$40 million UN trust fund to help poor countries food safety forum
The Food and Agriculture Organization (FAO) and the World Health Organization (WHO) established the Codex Alimentarius Commission (CAC) in 1962 to set safety standards and ensure fair practices in food trade. However, many developing countries have not fully participated in the work of the CAC because of the cost involved in attending meetings and working groups. The new Project and Fund for Enhanced Participation in Codex is meant to remedy that situation.
“All countries, especially the developing countries, need to be fully involved in the international debate and in drawing up policy guidance on food safety and trade," FAO Director-General Jacques Diouf said.
The new FAO/WHO trust fund, expected to run for 12 years, will help some 120 developing countries and countries in transition increase their participation in the vital work of the Commission. The CAC currently has 168 member countries.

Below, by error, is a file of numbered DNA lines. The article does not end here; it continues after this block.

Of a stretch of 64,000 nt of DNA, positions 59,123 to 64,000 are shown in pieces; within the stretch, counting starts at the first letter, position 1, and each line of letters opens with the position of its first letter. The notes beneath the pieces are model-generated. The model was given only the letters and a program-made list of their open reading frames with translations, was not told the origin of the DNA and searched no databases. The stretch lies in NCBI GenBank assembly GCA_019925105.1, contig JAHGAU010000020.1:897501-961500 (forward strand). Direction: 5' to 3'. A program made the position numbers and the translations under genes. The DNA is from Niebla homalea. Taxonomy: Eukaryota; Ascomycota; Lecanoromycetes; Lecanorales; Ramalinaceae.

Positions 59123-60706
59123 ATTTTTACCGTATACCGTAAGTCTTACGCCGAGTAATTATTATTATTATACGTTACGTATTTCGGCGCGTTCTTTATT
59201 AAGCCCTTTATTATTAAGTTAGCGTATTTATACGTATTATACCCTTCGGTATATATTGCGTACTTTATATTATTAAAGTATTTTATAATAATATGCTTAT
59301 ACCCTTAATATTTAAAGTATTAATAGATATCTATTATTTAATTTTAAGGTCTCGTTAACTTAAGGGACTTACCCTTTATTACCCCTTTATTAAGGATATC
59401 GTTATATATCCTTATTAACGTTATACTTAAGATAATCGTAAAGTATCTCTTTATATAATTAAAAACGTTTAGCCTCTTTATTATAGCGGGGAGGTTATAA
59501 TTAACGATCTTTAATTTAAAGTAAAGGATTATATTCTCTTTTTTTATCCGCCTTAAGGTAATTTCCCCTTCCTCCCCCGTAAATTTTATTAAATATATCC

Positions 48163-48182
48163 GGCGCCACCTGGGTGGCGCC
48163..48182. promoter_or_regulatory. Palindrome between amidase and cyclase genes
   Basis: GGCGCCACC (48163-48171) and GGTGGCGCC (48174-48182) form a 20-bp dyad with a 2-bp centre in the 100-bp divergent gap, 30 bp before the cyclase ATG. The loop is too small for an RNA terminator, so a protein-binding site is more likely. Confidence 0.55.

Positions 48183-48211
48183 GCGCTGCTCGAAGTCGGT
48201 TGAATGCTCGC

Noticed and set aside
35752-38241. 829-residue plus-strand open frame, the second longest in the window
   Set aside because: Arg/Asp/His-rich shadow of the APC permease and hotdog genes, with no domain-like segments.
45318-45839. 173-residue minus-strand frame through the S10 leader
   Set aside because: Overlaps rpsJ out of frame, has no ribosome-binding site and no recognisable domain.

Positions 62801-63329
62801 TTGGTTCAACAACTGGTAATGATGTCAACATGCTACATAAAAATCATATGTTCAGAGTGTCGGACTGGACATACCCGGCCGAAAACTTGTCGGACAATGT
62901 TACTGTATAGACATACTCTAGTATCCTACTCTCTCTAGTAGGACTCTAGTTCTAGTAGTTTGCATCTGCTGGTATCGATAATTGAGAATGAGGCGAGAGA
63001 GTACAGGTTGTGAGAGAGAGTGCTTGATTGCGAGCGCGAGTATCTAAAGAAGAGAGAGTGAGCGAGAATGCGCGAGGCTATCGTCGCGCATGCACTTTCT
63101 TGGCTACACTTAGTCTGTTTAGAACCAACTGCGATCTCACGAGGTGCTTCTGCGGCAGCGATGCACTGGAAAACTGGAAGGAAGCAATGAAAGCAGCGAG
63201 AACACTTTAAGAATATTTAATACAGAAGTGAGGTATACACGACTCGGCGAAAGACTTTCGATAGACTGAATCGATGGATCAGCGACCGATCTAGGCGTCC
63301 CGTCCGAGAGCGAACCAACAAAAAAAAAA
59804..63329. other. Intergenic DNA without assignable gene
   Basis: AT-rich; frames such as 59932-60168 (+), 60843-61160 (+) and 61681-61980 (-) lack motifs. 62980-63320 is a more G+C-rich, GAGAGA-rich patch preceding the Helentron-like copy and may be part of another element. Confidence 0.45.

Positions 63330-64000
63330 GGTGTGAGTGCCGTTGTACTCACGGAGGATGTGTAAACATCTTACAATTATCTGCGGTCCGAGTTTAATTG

“This will enable all Codex Members both to improve the quality and safety of food at home, and to be more effective when trading their food internationally," WHO Director-General Gro Harlem Brundtland said at the Geneva launch.
Food safety standards have become increasingly important in recent years, as countries faced a number of food safety crises, such as mad cow disease, dioxin contamination of animal feed and listeria contamination of milk products and ready-to-eat foods. According to FAO and WHO, appropriate food standards, when properly implemented, serve to safeguard the health of consumers and also contribute to a rule-based trading system that is predictable and non-discriminatory.